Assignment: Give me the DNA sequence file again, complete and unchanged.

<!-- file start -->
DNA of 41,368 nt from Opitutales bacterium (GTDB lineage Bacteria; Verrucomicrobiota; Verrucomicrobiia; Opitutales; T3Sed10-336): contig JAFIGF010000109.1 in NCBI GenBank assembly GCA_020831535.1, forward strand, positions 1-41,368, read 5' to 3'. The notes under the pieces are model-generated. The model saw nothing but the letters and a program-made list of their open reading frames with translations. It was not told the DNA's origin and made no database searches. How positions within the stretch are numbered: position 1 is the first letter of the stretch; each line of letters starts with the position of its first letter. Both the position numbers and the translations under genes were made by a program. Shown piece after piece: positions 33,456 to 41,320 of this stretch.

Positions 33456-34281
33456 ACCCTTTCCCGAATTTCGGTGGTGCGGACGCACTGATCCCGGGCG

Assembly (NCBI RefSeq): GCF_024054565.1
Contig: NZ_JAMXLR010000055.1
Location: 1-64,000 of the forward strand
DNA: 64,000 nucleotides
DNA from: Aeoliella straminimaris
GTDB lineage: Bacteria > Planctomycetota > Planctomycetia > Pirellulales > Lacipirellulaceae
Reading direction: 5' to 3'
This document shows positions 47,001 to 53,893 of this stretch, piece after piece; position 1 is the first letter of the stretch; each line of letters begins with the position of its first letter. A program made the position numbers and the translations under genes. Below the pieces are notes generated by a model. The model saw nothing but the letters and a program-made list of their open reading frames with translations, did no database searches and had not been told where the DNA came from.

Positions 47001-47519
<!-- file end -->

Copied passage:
DNA of 41,368 nt from Opitutales bacterium (GTDB lineage Bacteria; Verrucomicrobiota; Verrucomicrobiia; Opitutales; T3Sed10-336): contig JAFIGF010000109.1 in NCBI GenBank assembly GCA_020831535.1, forward strand, positions 1-41,368, read 5' to 3'. The notes under the pieces are model-generated. The model saw nothing but the letters and a program-made list of their open reading frames with translations. It was not told the DNA's origin and made no database searches. How positions within the stretch are numbered: position 1 is the first letter of the stretch; each line of letters starts with the position of its first letter. Both the position numbers and the translations under genes were made by a program. Shown piece after piece: positions 33,456 to 41,320 of this stretch.

Positions 33456-34281
33456 ACCCTTTCCCGAATTTCGGTGGTGCGGACGCACTGATCCCGGGCG

Assembly (NCBI RefSeq): GCF_024054565.1
Contig: NZ_JAMXLR010000055.1
Location: 1-64,000 of the forward strand
DNA: 64,000 nucleotides
DNA from: Aeoliella straminimaris
GTDB lineage: Bacteria > Planctomycetota > Planctomycetia > Pirellulales > Lacipirellulaceae
Reading direction: 5' to 3'
This document shows positions 47,001 to 53,893 of this stretch, piece after piece; position 1 is the first letter of the stretch; each line of letters begins with the position of its first letter. A program made the position numbers and the translations under genes. Below the pieces are notes generated by a model. The model saw nothing but the letters and a program-made list of their open reading frames with translations, did no database searches and had not been told where the DNA came from.

Positions 47001-47519